NIH partners with Apple and Harvard University on women’s health study

Sept. 12, 2019

The National Institutes of Health (NIH), Apple, and the Harvard T. H. Chan School of Public Health announced their research partnership for a major long-term study of women’s health. The collaboration will permit researchers to study conditions including pregnancy, infertility, polycystic ovary syndrome (PCOS), menopausal transition, and osteoporosis. Apple’s new Research App will help users participate in the study and will be a free download in the App Store later this year.

The intention is to improve women’s health by identifying the factors that impact women from around the country. This new study will connect academic medical institutions, healthcare organizations, and Apple products with the goal of contributing to medical science and helping to create the next generation of innovative health software.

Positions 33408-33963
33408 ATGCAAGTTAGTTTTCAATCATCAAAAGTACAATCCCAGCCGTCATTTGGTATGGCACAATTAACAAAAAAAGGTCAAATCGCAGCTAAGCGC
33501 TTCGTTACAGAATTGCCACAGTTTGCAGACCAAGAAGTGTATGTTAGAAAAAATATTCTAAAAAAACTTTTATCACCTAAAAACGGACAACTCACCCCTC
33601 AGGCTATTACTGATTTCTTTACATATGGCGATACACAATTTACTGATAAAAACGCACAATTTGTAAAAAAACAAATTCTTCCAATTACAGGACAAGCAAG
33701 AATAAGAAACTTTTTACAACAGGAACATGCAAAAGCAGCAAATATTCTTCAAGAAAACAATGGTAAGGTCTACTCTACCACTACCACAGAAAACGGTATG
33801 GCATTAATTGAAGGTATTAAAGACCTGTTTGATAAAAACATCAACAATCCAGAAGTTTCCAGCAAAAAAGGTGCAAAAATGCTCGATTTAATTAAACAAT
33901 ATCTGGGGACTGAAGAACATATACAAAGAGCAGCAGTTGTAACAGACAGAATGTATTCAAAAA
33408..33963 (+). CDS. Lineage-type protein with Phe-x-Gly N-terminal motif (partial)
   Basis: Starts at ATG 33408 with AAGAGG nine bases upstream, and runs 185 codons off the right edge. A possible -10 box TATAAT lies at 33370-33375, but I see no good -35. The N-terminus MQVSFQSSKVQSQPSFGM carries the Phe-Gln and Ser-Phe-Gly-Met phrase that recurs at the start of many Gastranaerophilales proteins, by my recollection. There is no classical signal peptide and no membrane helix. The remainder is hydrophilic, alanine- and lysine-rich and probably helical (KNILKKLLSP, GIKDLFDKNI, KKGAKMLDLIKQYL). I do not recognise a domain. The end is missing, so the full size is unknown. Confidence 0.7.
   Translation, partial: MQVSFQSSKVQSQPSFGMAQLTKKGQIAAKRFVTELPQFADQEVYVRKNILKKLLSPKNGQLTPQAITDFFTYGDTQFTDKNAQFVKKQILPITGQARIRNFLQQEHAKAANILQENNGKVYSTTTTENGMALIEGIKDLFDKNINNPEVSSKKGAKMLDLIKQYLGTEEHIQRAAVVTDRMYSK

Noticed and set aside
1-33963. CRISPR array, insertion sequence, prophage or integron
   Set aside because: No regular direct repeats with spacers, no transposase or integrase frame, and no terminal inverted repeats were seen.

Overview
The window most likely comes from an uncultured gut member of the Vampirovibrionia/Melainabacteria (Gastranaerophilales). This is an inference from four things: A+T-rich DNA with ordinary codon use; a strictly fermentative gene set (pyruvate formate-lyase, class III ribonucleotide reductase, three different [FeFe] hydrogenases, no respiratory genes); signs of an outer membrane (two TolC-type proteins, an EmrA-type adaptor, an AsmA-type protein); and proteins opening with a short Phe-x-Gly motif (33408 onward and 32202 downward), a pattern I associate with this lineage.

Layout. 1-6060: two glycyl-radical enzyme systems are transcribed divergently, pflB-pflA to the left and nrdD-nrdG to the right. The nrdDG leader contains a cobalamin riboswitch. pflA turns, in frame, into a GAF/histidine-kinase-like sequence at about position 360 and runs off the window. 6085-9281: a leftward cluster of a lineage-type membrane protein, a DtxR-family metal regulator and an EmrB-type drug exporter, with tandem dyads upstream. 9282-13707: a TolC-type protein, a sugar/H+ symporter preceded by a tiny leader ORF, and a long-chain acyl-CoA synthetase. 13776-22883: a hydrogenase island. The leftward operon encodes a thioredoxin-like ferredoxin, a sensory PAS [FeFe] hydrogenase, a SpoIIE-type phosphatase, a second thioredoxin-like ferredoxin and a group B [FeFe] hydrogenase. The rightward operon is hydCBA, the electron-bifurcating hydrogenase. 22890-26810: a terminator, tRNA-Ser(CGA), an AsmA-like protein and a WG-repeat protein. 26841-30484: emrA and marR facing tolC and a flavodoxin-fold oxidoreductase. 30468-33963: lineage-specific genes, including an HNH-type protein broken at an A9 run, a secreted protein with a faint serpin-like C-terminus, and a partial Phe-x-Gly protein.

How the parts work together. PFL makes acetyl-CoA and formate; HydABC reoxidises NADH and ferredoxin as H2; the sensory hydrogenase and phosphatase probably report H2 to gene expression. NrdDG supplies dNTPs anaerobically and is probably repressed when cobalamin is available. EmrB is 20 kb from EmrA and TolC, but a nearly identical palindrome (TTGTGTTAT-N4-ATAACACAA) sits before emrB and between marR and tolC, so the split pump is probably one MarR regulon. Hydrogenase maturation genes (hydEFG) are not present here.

The National Institute of Environmental Health Sciences (NIEHS), the NIH institute involved in the partnership, has several of the world’s leading scientists on women’s health and population studies. NIEHS will provide expert advice and data analysis for the Apple Women’s Health Study.

"This is an exciting opportunity for NIEHS researchers to contribute to the study design and use the resulting data to answer novel questions, not only important to women of reproductive age, but to women of all ages," said Dale Sandler, PhD, chief of the NIEHS Epidemiology Branch.

Allen Wilcox, MD, PhD, Scientist Emeritus at NIEHS, has spent 40 years studying fertility and pregnancy, and welcomes this opportunity to work with Apple and colleagues at Harvard. He is optimistic about the medical advances that could come from this collaboration.

"Studies conducted with commercial cycle and fertility tracking apps have great potential for making important contributions to science, because they can enroll much larger samples of women and from far more diverse backgrounds," added Wilcox. "We want to do our part to make this new method of data collection a scientifically valid source of health information."

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